The football field close by had a frenzy of activity: football practice, lots of coaches, pump-up music. Then out of nowhere a young man (with a fantastic voice by the way) started to sing the national anthem over the loudspeaker. I was getting into my groove, in the middle of a decent rally when I turned towards the sound. My conscience told me to stop and pay my respects to the flag and what it represented, even right there in the middle of the tennis court. This was something I’d seen my husband do since we met: driving in a car, at a game, in our home. But I was annoyed. I picked up another ball and kept with my game.

No one is watching me, it’s not a real event, they’re just practicing the anthem – it doesn’t really count!

About six seconds later guilt crept in as I remembered that barely a week prior, my husband and I took our young children to visit a Veteran’s Cemetery to honor Memorial Day. I shed tears walking through the quiet gravesite, taking notice of headstones for those that died young – and those that had no name. My mind also recalled that the 75th anniversary of D-Day was that very day, and I left my husband watching the televised commemoration for a most-deserving tribute to what I agree, is indeed, “The Greatest Generation.”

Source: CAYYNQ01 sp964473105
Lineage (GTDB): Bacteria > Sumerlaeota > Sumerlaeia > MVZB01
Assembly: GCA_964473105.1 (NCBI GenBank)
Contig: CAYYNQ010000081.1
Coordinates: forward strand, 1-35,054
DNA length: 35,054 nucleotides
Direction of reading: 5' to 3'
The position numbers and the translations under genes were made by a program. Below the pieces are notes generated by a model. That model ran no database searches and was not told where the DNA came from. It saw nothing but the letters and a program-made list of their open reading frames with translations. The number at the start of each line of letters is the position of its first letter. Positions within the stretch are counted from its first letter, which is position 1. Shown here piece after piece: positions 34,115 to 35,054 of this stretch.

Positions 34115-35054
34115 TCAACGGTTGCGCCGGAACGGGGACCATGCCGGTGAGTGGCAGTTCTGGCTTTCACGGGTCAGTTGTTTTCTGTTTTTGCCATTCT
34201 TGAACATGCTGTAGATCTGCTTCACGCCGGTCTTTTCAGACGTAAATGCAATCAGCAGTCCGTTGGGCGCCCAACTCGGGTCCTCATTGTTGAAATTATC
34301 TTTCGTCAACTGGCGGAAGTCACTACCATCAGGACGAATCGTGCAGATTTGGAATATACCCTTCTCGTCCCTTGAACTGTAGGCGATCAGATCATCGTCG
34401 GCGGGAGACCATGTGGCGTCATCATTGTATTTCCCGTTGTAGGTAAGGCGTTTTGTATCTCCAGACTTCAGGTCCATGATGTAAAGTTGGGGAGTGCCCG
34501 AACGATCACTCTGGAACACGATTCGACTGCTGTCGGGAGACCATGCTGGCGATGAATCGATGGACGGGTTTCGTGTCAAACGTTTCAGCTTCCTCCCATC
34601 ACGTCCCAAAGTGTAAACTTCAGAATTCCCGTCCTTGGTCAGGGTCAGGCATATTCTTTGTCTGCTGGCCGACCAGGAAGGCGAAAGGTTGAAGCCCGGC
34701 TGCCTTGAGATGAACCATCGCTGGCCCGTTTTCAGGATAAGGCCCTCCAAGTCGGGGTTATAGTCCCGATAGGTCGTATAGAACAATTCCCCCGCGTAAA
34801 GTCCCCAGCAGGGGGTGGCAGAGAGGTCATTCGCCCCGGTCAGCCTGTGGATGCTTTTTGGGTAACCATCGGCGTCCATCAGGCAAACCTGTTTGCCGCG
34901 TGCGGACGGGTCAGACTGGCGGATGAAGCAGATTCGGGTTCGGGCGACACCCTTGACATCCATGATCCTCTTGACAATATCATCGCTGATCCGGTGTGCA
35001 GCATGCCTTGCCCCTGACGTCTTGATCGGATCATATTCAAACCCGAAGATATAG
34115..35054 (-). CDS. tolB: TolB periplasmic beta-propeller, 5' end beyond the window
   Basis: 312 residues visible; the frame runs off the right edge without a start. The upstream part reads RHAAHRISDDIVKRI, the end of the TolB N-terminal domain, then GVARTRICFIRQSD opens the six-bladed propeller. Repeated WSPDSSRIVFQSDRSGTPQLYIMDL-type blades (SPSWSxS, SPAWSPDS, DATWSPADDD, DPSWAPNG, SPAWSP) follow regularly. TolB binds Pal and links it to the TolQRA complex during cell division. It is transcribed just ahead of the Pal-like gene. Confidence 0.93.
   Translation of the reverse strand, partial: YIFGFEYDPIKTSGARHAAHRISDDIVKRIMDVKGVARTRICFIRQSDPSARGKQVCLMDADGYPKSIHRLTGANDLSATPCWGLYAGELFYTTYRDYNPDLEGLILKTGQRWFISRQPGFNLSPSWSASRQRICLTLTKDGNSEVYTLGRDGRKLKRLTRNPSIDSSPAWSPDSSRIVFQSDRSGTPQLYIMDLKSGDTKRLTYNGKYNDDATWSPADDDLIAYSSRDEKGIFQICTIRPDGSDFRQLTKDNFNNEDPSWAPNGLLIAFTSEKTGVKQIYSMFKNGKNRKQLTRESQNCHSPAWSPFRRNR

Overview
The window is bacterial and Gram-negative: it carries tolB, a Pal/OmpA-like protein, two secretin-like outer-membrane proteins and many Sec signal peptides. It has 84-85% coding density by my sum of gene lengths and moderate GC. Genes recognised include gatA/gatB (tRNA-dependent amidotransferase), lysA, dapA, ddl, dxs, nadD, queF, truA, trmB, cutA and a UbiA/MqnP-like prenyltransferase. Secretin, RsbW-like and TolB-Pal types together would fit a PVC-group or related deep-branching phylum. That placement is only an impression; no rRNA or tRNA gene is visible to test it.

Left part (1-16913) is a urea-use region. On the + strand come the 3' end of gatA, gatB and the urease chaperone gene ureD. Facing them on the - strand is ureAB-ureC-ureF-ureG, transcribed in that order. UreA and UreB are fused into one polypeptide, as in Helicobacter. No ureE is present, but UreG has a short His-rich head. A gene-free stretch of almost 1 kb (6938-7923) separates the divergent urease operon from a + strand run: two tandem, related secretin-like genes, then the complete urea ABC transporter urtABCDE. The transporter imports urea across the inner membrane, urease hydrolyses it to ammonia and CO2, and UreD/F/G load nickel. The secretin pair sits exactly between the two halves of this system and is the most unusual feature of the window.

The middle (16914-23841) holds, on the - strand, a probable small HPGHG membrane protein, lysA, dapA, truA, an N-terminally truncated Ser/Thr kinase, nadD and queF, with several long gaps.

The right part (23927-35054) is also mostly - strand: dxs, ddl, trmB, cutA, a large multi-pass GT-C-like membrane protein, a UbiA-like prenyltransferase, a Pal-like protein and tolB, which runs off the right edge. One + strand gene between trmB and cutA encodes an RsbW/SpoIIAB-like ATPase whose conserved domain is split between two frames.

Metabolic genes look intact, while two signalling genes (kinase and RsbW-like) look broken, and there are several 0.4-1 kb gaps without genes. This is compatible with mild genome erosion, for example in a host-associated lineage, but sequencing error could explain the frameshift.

Ooook, I thought, those guys jumped out of ships and planes into gunfire and mortar, crawled over the bodies of their buddies towards what was almost certain death…I can stop for two minutes to show some gratitude.

So I did. Standing erect I fixed my eyes to the back of the bleachers because, if I’m being honest, I wanted to avoid eye contact with the high schoolers to my left; I was embarrassed.

Anxious, I waited for the song to hurry up and finish (I know, I’m swell) when my eyes veered to the side. Then I saw it.

All three boys were standing still, poised and composed looking towards the field, right hands over their hearts. My heart swelled – with 40% shame and 60% gratitude. No one was watching them. It was not a real event. They were only practicing the anthem. It didn’t really count.

Except it did.

Our country is not lost. There are young people who get it, whose parents have taught them about the flag, and the many, many, who have sacrificed. Young people who understand how blessed they are to live in this amazing nation, who understand and value freedom. And that gives me hope.